ADVERTISEMENT
ADVERTISEMENT

Soviets Sprinting To Apply Superconductivty Concepts

Throughout its entire history, physics seems to have never before experienced a boom similar to that brought on by the higher temperature discovery of Bednon and Müller in 1986. Thousands of researchers throughout the world are now striving to outreach one another, conducting hundreds of experiments, solving innumerable equations, and publishing thousands of papers. Alongside academies and universities, government agencies are also discussing superconductivity problems. What has happened o

Yuri Osipyan

Throughout its entire history, physics seems to have never before experienced a boom similar to that brought on by the higher temperature discovery of Bednon and Müller in 1986. Thousands of researchers throughout the world are now striving to outreach one another, conducting hundreds of experiments, solving innumerable equations, and publishing thousands of papers.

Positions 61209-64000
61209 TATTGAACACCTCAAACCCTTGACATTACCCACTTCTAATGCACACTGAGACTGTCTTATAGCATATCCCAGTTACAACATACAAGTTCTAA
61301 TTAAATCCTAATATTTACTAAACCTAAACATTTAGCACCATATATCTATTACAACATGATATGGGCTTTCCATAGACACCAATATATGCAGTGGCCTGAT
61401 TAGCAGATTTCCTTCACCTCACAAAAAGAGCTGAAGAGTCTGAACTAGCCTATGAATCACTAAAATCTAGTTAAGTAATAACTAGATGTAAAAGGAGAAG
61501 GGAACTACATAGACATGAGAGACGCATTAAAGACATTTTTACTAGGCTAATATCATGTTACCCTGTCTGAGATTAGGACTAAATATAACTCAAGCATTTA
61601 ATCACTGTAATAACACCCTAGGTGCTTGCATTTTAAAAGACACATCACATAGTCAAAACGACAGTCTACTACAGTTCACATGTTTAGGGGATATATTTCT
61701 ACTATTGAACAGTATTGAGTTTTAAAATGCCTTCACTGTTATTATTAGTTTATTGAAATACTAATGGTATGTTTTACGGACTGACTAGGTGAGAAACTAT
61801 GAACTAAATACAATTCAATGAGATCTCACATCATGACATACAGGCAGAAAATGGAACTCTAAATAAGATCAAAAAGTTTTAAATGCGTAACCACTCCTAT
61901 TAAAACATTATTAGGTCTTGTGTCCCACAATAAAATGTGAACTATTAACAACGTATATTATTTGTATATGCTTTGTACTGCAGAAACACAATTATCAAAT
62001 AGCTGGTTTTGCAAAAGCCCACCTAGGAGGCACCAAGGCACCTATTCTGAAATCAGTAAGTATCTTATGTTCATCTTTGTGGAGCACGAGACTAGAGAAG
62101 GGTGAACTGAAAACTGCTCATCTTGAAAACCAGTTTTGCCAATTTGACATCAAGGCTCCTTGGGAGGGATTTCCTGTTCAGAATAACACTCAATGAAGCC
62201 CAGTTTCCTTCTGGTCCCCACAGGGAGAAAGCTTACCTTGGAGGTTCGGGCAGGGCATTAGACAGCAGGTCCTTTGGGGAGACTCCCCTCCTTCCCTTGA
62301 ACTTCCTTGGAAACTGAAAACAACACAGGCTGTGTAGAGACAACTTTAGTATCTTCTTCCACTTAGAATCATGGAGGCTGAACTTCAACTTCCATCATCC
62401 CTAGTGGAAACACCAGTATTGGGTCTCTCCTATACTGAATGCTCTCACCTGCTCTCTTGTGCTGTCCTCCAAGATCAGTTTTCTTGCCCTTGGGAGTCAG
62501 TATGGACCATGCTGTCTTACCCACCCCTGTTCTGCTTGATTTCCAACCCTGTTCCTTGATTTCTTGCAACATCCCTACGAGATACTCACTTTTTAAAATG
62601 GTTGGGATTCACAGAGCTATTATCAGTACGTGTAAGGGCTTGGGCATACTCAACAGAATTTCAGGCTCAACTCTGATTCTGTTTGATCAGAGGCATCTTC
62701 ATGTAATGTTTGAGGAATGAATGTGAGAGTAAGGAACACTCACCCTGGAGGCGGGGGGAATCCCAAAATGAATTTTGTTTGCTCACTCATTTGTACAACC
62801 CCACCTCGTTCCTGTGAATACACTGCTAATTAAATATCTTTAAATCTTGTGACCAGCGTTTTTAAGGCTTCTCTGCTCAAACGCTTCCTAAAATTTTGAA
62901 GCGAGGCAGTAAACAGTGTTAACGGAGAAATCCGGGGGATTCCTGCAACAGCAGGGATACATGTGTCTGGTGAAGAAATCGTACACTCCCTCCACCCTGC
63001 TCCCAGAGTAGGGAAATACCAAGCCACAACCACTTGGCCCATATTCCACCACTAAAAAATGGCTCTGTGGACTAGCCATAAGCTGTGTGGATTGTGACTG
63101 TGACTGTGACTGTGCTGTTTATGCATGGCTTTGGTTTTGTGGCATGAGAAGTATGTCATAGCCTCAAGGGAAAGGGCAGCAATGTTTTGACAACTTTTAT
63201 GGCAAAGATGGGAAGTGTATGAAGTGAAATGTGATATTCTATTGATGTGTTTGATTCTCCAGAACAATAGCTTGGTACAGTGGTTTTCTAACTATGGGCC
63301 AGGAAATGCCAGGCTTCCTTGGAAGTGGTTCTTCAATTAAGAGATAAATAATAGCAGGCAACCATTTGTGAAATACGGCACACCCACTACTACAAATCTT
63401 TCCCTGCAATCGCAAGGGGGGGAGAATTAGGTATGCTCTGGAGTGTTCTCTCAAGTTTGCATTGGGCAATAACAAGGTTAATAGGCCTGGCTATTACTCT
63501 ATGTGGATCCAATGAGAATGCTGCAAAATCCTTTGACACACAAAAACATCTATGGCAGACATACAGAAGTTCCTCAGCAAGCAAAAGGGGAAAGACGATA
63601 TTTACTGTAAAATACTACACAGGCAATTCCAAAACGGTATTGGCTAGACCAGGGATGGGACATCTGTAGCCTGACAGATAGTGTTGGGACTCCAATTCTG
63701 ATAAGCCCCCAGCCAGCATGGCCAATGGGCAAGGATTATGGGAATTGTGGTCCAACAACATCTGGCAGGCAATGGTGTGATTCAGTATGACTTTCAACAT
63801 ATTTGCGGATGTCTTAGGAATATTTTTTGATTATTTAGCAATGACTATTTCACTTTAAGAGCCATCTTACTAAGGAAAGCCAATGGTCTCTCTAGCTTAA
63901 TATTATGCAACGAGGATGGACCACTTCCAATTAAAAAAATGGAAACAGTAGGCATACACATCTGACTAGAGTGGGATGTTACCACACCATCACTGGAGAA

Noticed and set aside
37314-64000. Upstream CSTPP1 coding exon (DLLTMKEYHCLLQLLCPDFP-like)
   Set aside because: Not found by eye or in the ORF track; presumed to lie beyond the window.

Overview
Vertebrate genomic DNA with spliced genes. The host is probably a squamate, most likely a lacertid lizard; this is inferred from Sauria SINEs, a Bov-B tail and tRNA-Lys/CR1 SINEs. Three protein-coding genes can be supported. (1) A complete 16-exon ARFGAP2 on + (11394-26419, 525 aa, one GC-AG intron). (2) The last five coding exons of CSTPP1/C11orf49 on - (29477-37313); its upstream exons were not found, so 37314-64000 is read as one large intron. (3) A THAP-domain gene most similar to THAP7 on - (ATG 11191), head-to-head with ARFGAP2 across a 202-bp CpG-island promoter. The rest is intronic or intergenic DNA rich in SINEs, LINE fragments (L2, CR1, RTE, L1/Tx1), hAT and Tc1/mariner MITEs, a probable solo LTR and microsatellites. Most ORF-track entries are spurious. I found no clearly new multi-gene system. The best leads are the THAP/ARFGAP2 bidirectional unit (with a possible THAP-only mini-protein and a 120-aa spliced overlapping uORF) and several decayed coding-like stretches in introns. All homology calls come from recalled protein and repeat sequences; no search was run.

Alongside academies and universities, government agencies are also discussing superconductivity problems. What has happened only recently is something that physicists have been seeking for 80 years and what most of them, to tell the truth, had ceased to hope for.

By discovering substances that become superconductors at much higher temperatures than previously, exceeding that of liquid nitrogen (77.4 K), the pathway has been opened up for industrial applications using these new superconducting materials.

In the Soviet Union, the investigation of high-temperature superconductivity has become the number one priority for a great many laboratories. Preliminary experiments have...

Interested in reading more?

Become a Member of

Receive full access to digital editions of The Scientist, as well as TS Digest, feature stories, more than 35 years of archives, and much more!
Already a member?
ADVERTISEMENT